There either grind their teeth, bite or

There are these individuals who when stressed out either grind their teeth, bite or pick at their nails. I pick at my face, scouring it for pimple or in their absence anything else to exfoliate.
And so you see, it is during one such tour that I unearthed the horrific_ discovery I best articulated in a panicked email to a friend: “help me”. I said: “its official… I’m growing a beard!”
A topic of my laughter amongst my friends’ facial hair was always just that-something to laugh about. But now, having discovered a few strands of my own, it suddenly didn’t seem too funny. I was in a hairy situation and I didn’t like it.
Indulge me for a moment and understand where I am coming from. I am not referring to microscopic fuzz. This here was a very bold and aggressively developing mane, which I could pluck, shave, tweeze, have electrolysis performed or damn it, just grow and groom.
I would not have been the only one. The problem of unwanted facial hair extends to approximately 41 million women in the United States and more than a few I have bumped in to at Westgate shopping Mall in Nairobi.
And some of these bearded ladies have been smart, leaving their mark in history. There was Lady Olga, born in 1874 as Jane Barnwell, who had a 65 year long career side show attraction, travelling with the Ringling brothers and Barnum and Bailey. And remember Vivian wheeler, the IIinois woman who for her 11 inch beard, made it into Guinness book of world records for having the “longest female Beard Hair? Having shaved since the age of seven, Vivian endured four marriages before setting “Rapunzel” to grow.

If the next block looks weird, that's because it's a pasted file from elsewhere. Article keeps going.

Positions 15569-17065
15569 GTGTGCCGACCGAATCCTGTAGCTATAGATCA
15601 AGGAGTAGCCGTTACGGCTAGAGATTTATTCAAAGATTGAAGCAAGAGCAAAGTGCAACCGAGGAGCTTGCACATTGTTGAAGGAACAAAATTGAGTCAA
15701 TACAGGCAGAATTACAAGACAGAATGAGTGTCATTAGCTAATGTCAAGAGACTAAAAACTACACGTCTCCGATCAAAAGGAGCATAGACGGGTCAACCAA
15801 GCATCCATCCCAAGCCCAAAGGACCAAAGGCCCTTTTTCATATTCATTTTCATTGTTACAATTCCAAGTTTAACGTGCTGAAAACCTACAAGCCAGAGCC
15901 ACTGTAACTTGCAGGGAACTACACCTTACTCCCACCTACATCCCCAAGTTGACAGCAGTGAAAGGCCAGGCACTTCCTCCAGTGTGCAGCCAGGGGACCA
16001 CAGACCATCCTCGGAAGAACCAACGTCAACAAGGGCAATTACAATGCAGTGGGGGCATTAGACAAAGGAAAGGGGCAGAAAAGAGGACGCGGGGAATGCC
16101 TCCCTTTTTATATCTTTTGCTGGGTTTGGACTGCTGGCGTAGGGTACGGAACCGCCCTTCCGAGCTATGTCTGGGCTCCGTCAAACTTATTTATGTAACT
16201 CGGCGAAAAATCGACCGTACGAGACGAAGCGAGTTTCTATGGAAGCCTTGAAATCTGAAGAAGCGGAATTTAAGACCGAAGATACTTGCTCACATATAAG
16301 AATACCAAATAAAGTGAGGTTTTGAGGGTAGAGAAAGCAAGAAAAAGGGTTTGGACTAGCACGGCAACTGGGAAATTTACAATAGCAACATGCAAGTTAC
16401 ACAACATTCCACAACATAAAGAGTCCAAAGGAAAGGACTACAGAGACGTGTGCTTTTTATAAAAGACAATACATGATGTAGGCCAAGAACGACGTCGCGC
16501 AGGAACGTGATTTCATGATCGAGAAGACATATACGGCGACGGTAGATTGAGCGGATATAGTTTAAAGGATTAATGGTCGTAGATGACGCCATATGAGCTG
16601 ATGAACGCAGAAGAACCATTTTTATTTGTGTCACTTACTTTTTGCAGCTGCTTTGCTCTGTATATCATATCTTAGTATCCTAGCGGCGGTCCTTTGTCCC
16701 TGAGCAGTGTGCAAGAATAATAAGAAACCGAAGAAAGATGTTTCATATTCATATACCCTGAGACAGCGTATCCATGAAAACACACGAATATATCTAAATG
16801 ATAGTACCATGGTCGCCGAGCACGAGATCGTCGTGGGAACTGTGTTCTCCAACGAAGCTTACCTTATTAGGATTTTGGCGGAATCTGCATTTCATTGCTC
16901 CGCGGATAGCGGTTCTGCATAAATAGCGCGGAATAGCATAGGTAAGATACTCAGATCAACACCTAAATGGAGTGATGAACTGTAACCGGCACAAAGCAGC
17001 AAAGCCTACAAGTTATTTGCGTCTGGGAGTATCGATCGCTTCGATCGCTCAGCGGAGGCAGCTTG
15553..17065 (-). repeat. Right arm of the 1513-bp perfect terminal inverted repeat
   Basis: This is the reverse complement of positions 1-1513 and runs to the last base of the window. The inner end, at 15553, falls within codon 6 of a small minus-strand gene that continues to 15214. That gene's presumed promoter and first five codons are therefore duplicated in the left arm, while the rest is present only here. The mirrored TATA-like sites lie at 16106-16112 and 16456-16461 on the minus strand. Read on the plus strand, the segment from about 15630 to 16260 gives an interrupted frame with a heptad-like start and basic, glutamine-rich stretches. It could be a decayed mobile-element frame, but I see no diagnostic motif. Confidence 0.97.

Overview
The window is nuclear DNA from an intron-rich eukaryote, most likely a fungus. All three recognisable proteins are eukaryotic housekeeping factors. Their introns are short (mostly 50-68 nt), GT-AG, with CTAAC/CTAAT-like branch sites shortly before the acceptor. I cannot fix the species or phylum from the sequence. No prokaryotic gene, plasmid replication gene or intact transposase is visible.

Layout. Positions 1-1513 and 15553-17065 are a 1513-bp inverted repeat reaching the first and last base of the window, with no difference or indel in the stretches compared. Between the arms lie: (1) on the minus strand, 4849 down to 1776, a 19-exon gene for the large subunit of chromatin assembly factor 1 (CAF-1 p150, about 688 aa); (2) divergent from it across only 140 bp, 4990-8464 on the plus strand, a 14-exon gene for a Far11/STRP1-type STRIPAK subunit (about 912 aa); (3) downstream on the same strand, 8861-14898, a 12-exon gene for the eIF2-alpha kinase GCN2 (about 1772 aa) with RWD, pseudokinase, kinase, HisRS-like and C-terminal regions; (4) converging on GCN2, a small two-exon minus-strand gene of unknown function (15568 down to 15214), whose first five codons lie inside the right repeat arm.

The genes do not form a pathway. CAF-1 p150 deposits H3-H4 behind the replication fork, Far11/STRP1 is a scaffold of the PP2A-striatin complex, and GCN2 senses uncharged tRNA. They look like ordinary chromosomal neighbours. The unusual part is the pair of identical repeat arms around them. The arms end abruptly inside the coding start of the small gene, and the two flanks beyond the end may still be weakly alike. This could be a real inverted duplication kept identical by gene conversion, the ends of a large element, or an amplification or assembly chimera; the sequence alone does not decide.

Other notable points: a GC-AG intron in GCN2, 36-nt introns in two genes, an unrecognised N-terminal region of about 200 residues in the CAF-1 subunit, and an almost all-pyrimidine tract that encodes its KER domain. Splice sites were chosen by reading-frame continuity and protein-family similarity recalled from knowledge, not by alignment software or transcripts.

But be as it is, beard and all, nature is still kinder to women than men. Despite challenges such as comparatively lower access to wealth, employment, healthcare and education, women are still on top when it comes to living it out… life that is. Not only are women ahead in numbers but they also have a greater life expectancy, than men. In the US, for instances where the life expectancy averages 79 years for women, it is about 72 for men, and women over the age of 65 outnumber men by a ratio of three to two.
This is particularly interesting when one considers the numerous physical and cultural advantages men have over women. We are shorter and hence more prone to weight gain and poorer hence less likely to get medical care. Even in US, older women are the single poorest group with 35 per cent living alone and 52 percent widowed as compared to men, where only 14 percent live alone and 23 percent are widowers.
So how does this happen? Men it seems are doomed well from the start. Not only do they die more frequently than girls in infancy but in each subsequent year of life.
Come puberty many speed it up. Succumbing to what has been termed “testosterone toxicity”-the increase in testosterone that prompts boys to thump their chests and take greater risks than girls-nothing like knitting when you can jump off a wall!.
In their 40s, many begin to see symptoms of heart disease such that by the time they are aged 55 to 64, they are twice as likely to die from heart disease and accidents as women of the same age. And in developing countries they are also four times as likely to commit suicide.
If women are, indeed, the weaker sex, little evidence proves it. While their husbands puff on a kiraiku (unfiltered tobacco roll), our kamba women fetch firewood, water, cultivate and cook meals. And in our cities, others work longer hours for peanuts hand washing clothes and scrubbing floors to feed families they only see in evenings, as their second job that of parenting, begins.
Despite all these, women have been conditioned to rely on men and to paradoxically believe that they are lifeless-cripples, without the support and companionship of a man. While our longer lives don’t necessarily translate into healthier lives (we have our share of osteoporosis, diabetes, hypertension and HIV AIDS), our worth amounts to more than we hear. It is exhibited in our inner strength and in our ability to grow stronger when weakened.
Isn’t it time we learned from Madame Jeanne Calmert who died at the age of 122? Her life teaches us one thing __it is that women shouldn’t count on marriage to finance their old age. Ladies, you may try it but he’ll be long gone when you’re old. You may have a companion, a loving dog, Perhaps, but you’ll otherwise be alone in your rocking chair stroking your beard.